How many times have you come across an Application for Adjudication of Claim alleging injury to the “upper extremities – not specified” or “arm – not specified”? Bilateral upper extremities include the hand, wrist, elbow and shoulder, essentially, the entirety of the arm. Some define it even more expansively to include the neck and shoulders. You simply chalk it up to laziness on the part of the applicant attorney and proceed to have the physicians clarify exactly what part of the upper extremities or the arm have been injured. Once clarified, and the case is ready for settlement, you are tasked with drafting the settlement documents. If settlement is by Stipulations with Request for Award, you must reconcile listing the body parts as pled (to appease EAMS) and limiting your exposure to future medical care to only the body parts injured. Specificity is the key.
In the unpublished opinion from the Court of Appeal, Perani v. Workers’ Compensation Appeals Board and Island Graphics, insured by National Surety Company, the Court addressed the question of whether treatment for the condition thoracic outlet syndrome was encompassed within an award for future medical treatment for “bilateral upper extremities.” If defendant had been more thoughtful and specific in preparing the Stipulations with Request for Award, would the result have been different?
In 1994, while working as a software engineer for Island Graphics, Mr. Perani filed an Application alleging injury to his “upper extremities” after he began suffering from pain, inflammation and swelling and impaired range of motion in his hands, wrists and arms. The job involved heavy keyboard use on a computer. He was not specifically diagnosed as having thoracic outlet syndrome, although his medical records described symptoms consistent with thoracic outlet syndrome the year following his claim. He was evaluated by a QME who diagnosed him as having a chronic repetitive strain injury and reported degradation of his fine motor skills.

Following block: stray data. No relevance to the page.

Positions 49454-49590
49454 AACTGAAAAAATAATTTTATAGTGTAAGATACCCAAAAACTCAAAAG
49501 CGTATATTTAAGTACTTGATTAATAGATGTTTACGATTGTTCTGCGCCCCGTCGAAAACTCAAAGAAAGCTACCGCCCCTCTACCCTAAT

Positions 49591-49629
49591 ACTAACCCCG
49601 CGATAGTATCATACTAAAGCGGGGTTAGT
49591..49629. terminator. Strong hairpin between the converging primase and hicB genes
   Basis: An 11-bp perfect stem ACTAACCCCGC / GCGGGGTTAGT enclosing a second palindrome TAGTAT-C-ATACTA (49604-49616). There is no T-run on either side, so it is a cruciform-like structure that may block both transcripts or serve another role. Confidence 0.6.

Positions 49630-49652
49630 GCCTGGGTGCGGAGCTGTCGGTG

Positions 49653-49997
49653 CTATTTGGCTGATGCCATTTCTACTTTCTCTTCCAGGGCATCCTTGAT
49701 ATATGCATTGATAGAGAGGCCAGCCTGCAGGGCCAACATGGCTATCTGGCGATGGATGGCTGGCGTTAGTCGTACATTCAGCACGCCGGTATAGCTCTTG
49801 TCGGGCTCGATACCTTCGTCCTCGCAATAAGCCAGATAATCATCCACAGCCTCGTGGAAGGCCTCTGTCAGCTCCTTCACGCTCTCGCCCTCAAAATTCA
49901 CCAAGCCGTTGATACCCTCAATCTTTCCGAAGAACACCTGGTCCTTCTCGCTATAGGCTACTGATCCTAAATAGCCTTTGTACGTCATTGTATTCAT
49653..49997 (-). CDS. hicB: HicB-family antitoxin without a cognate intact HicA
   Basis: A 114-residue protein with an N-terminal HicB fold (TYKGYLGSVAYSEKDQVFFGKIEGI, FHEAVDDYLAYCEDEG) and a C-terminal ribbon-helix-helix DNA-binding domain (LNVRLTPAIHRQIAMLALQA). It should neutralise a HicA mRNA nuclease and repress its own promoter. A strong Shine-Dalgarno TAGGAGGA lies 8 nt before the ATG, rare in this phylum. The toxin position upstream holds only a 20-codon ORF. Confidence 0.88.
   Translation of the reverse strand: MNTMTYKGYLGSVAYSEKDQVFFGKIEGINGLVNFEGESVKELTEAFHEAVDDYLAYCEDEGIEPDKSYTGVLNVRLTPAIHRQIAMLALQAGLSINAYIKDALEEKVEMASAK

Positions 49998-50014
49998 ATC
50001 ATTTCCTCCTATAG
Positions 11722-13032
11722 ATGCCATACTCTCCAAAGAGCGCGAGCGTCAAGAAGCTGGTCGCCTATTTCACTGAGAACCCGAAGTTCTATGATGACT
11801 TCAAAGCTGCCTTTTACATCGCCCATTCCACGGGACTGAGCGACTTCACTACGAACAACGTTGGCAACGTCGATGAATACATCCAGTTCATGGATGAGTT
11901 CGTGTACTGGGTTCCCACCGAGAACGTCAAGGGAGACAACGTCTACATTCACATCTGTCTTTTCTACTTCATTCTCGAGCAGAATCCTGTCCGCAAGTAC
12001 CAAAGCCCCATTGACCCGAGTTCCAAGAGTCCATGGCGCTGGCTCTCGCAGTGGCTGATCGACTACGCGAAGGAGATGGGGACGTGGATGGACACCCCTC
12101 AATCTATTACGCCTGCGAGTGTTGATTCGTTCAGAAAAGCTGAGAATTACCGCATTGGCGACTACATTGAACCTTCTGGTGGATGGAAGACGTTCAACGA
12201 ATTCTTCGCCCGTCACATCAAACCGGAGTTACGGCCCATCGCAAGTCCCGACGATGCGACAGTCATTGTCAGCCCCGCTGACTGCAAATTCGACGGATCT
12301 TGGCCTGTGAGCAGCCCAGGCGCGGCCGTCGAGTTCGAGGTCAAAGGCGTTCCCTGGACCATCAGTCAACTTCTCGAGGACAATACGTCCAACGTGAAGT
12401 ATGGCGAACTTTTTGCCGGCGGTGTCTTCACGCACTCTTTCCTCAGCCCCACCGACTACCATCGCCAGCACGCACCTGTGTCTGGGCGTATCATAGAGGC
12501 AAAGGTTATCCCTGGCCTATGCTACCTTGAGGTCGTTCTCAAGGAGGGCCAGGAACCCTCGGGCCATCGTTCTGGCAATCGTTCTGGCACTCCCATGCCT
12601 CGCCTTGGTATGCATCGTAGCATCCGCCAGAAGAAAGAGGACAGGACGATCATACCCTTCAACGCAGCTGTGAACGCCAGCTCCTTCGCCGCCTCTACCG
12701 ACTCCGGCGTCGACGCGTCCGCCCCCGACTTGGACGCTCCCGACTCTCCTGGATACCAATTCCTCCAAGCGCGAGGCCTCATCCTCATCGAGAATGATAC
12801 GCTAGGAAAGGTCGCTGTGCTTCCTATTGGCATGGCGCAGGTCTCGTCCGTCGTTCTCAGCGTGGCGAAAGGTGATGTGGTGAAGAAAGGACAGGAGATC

He settled his case by Stipulations with Request for Award in 1998 with the carrier for Island Graphics, National Surety Corporation (Fireman’s Fund) which resolved “injury arising out of and in the course of employment to his bilateral upper extremities” and provided for 37.2% permanent disability and an award for medical treatment “to cure or relieve from the effects of said injury.”
In 1999, Mr. Perani consulted with a neurologist who diagnosed thoracic outlet syndrome. He was then involved in a non-industrial motor vehicle accident in 2001 which resulted in a cervical musculoligamentous strain and an increase in his upper extremity problems. He reported being “back to baseline” after one year.
Between 2002 and 2005, Mr. Perani did not use a computer for his work and reported some improvement in his symptoms. In 2005 he took a job as a part-time product manager for Autodesk, a software company. He worked at Autodesk through 2009 when he was laid off.
In 2009, Mr. Perani submitted medical bills for treatment of the thoracic outlet syndrome to Fireman’s Fund for reimbursement. Fireman’s Fund denied the request, noting, “Please note that . . . has now also diagnosed you with thoracic outlet syndrome. Your claim is for wrists only [;] therefore this diagnosis is not covered.” In 2012, Fireman’s Fund issued a denial of the claim of injury to thoracic outlet syndrome “on the basis it was non-industrial and unrelated to the workers’ compensation injury. In addition, the Future Medical Award . . . is only for the bilateral wrists and hands.”